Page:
Wednesday, 6 July 2016

We don’t submit to terror. We make the terror.

House of Cards
Season Four

(SPOILERS) Well, it’s a massive step up from the middling third season, mostly hitting its targets in making Claire (Robin Wright) as steely and reptilian as President Frank (Kevin Spacey). As such, Season Four of House of Cards is somewhat superior in the first half, when the Underwoods are at sabotaging loggerheads with each other, rather than the resumption of the new united front in opposition of Republican, selfie-obsessed pretty boy Will Conway (Joel Kinnaman) in the second. It’s a particularly nice touch to have her stare into the camera in the final shot too.


Mostly this show is as politically disconnected a fantasy as The West Wing, merely replacing altruistic motives with Machiavellian ones. Frank and Claire have no one calling their shots, perpetuating the notion of an Oval Office that actually issues edicts and exerts control. But there are occasional neat touches along the way.


If Conway’s strangely garbled Google-esque search engine election-rigging formula never really convinces as anything that would work (which is probably why the writers are so vague about what exactly Pollyhop can do and how it keeps him ahead), and Frank’s countermeasures CIA surveillance is a crude grab at invoking Snowden topicality without really being remotely relevant, and ICO is just the latest forlorn attempt at making capital from a fictionalised War on Terror, at least the final curtain, as the President, backed into a corner, goes to war as the only way out, is appropriately, ruthlessly cynical (“We don’t submit to terror. We make the terror”). The only problem is that, for every time the makers come up with something neat, they miss something even better. I fooled myself for about 10 minutes into thinking the hostage abduction might be a false flag designed to gain capital as part of a ruse to undermine Conway, but it was just more sub-Homeland terrorists-on-home-turf nonsense.


The Frank and Claire Show, with her running for VP (the kind of unlikely conceit that actually just might work, given public appetites for gloss over substance, but just as likely really wouldn’t – you’d have to completely love them as a celebrity couple to get public onside) looks more and more like a parallel with the Clintons, with all the skeletons attempting to break open the closet doors. Against that, her relationship with Tom Yates (Paul Sparks) is a little laboured, and the kind of thing, in its extended form as the US show is, that reminds you this kind of material works so much better as a finite, focussed satire; that they’re wrapping it up after five seasons is probably as much about Spacey wanting to do other things as getting out while the going is good and there are still a few storylines left to plot.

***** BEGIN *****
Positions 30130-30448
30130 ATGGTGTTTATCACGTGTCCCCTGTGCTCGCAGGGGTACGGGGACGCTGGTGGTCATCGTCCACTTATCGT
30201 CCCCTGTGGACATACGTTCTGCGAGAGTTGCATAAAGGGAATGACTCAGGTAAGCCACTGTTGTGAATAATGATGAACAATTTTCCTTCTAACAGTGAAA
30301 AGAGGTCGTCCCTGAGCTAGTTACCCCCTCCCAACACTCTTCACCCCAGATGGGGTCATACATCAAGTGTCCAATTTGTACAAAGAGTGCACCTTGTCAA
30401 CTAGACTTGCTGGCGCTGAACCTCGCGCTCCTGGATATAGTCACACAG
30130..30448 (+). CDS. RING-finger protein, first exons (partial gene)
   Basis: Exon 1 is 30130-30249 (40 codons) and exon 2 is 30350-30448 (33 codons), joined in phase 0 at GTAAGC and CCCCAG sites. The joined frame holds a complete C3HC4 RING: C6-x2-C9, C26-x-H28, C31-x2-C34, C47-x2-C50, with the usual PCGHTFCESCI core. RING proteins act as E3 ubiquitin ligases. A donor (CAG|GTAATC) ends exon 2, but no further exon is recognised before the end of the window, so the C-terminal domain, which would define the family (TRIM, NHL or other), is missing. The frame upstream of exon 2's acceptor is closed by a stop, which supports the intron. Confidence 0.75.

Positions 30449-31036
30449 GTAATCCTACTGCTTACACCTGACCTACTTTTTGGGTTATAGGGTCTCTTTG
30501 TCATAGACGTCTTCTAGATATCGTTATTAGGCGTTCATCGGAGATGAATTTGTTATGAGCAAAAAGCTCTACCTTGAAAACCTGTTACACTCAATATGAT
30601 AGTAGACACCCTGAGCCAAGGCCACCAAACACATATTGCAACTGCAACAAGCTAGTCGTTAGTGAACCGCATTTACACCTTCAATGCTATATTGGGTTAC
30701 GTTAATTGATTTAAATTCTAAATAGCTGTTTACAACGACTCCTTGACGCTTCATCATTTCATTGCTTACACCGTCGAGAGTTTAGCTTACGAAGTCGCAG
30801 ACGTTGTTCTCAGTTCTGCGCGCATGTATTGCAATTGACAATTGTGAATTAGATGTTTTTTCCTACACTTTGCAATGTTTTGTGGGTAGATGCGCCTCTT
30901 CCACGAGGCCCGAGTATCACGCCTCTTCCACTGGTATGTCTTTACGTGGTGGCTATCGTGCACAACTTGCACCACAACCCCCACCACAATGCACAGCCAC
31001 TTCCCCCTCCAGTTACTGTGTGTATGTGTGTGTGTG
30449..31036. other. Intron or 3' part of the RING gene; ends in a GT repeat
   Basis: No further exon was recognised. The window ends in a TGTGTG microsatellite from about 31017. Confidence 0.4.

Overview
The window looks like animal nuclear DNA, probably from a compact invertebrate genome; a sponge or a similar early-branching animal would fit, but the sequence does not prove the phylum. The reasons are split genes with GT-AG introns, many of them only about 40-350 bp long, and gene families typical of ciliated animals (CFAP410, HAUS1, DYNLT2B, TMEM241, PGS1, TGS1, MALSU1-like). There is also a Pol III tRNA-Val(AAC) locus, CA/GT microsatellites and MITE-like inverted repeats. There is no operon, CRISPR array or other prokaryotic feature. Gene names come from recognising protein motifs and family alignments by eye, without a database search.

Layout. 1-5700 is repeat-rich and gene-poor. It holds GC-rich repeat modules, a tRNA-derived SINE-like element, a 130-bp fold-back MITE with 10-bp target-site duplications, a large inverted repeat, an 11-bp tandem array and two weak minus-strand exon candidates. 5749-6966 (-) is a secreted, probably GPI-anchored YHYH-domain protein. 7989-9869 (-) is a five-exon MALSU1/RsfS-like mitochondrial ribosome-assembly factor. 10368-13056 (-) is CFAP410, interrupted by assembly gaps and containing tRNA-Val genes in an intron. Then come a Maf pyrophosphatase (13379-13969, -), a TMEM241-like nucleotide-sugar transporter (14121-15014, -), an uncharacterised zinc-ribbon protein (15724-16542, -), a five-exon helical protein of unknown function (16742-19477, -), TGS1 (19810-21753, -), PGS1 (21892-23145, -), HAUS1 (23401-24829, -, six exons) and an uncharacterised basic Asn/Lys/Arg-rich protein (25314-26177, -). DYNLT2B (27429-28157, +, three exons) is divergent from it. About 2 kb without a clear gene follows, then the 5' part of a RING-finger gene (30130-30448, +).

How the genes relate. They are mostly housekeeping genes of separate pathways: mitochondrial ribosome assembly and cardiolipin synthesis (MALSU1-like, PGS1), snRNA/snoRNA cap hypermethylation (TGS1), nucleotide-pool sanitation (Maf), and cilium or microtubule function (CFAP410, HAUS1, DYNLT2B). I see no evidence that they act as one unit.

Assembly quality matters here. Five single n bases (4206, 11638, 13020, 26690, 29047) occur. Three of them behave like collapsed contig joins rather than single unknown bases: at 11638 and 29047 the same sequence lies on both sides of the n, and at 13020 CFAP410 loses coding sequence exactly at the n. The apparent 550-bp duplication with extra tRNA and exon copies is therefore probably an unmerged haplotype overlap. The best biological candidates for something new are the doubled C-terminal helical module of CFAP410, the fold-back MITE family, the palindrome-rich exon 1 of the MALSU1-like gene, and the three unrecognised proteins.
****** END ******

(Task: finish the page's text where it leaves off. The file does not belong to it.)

The assassination attempt on Frank made for good dramatic capital for a few episodes, even if I never really bought into Lucas (Sebastian Arcelus) being brought to the brink, and the whole deathbed hallucinations thing was dreadfully overplayed. Which lead into the Big Bad of the season, and, while his arsenal of hooks isn’t terribly convincing, Kinnaman really delivers as Conway; it’s one of the best roles he’s had, in fact.


But, while House of Cards manages to be more-ish in a manner a number of Netflix shows just plain aren’t (the Marvel run, and I’ve mentioned I’m really struggling to summon enthusiasm for Bloodline Season Two), and it’s nice that it leaves characters for a while and then returns to them, there is a sense that rather than a shrewdly devised and calculated schematic for a show that wants to be as elegant and poised as this one, it’s actually going around in a lot of circles (Boris McGiver’s Tom Hammerschmidt picking up the investigation into Frank again), often spinning its wheels and patching up holes rather than ploughing ahead with intent. What I’d have liked more of is the unlikely, and the idiosyncratic, like the Damian Young’s offbeat NSA data scientist listening to rap on his headphones as he fucks people’s lives up.


The show has definitely proved it works best when making the Underwoods devilish equals, be that as opposing forces or working symbiotically, showing off both sides at various stages of the season. So, however the final chapter goes, and possibly nervously so without Beau Beaumont running things anymore, it needs to keep that in focus.


Agree? Disagree? Mildly or vehemently? Let me know in the comments below.

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